|Oliver, Melvin - Mel|
Submitted to: Bryologist
Publication Type: Peer Reviewed Journal
Publication Acceptance Date: 5/20/1999
Publication Date: N/A
Citation: N/A Interpretive Summary: In order to increase our understanding of drought tolerance we are investigating the ability of a native species, Tortula ruralis, to survive the severest of drought conditions, vegetative desiccation. In our previous work we have established that one of the means by which this plant can maintain cellular integrity is its ability to store gene transcripts during gdrying. In this report we investigate the structural nature of Tortula transcripts in order to determine which aspects of their sequence enables their storage. We have identified several sequences within Tortula transcripts that appear to be conserved. The conservation of these sequences points to their importance and functional nature. This is the first time such sequences have been identified for this class of plants and thus this study provides a foundation upon which further studies can be based. It is our hope that by manipulating transcript structure we can determine which sequences render the transcripts candidates for storage during drought conditions.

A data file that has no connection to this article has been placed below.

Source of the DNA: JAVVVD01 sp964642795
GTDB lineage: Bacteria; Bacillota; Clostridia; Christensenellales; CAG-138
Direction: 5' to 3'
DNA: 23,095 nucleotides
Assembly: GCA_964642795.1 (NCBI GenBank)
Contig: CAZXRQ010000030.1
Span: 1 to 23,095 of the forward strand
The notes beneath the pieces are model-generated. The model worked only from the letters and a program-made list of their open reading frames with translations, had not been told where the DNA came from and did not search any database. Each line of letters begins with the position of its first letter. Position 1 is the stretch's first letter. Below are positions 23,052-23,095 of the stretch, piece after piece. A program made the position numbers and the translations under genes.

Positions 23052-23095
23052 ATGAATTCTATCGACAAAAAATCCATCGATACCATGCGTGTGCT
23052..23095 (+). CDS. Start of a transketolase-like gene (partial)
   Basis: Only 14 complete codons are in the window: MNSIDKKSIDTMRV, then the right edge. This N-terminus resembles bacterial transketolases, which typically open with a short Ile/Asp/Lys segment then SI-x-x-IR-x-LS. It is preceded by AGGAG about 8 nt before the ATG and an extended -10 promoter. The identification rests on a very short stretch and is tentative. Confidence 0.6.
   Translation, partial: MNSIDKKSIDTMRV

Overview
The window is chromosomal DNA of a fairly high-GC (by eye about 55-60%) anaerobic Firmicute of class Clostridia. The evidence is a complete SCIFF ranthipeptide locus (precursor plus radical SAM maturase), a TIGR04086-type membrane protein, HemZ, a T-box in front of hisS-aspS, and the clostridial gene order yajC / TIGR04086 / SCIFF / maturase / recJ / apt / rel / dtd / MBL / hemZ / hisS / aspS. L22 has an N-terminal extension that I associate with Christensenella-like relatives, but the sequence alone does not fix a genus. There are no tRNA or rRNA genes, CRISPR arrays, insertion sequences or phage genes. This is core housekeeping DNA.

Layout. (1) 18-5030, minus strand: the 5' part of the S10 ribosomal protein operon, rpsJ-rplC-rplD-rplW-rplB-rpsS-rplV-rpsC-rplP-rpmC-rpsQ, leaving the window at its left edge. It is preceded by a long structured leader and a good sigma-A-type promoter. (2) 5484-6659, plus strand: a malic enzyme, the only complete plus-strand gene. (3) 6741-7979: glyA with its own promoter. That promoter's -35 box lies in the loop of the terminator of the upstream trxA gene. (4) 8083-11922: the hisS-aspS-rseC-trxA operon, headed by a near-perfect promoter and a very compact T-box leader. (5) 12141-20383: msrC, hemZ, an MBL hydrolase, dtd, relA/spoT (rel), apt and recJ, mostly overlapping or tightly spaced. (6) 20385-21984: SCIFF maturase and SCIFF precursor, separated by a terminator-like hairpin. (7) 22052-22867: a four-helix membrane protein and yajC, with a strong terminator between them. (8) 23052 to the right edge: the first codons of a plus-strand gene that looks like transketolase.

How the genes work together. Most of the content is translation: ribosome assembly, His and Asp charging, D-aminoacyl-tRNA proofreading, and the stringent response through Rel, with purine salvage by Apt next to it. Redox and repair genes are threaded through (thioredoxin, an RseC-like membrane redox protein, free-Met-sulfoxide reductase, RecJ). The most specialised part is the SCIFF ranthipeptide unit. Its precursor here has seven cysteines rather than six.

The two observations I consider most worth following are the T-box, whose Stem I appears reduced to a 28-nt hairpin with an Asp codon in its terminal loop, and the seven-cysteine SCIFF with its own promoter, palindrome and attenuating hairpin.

Technical Abstract: Tortula ruralis is a desiccation-tolerant bryophyte with a novel post- transcriptional gene response to drying and rehydration. To understand the basis of mRNA stability and selection, 149 T. ruralis cDNAs were analyzed by sequence comparison for cis-acting elements associated with the formation of mRNA 3'-ends. The cDNAs analyzed were 146 expressed sequence tags isolated from dried moss, a calmodulin-like domain protein kinase, th rehydrins Tr155 and Tr288. The majority of cDNAs contained within the 3' untranslated region (3'UTR) a consensus AAUAAA poly (A) signal and a highly conserved far-upstream element (FUE) that was similar to the plant consensus GU-rich sequence. The T. ruralis FUE consensus sequence is (A/U)UUUUGUU(G/U) which we have designated the UUG-core motif. We have characterized five classes of cDNAs based upon the modular architecture of the poly (A) signal motif. Each cDNA class, with the exception of class V, contained the UUG-core motif. Class I contained the conserved poly (A) signal sequence 0 30 nucleotides from the poly (A) site. Class II contained a consensus hexanucleotide 0-30 nucleotides from the poly (A) site. Class III contained an exact copy of a related poly (A) signal (AAUGAA) more than 30 nucleotides from the poly (A) site. Class IV contained a consensus hexanucleotide more than 30 nucleotides from the poly (A) site. Class V contained no known poly (A) signal. Putative poly (A) signals are arrayed within the 3'UTR of T. ruralis cDNAs as predicted from the angiosperm model systems. This is the first description of the molecular architecture of poly (A) signals within bryophyte cDNAs.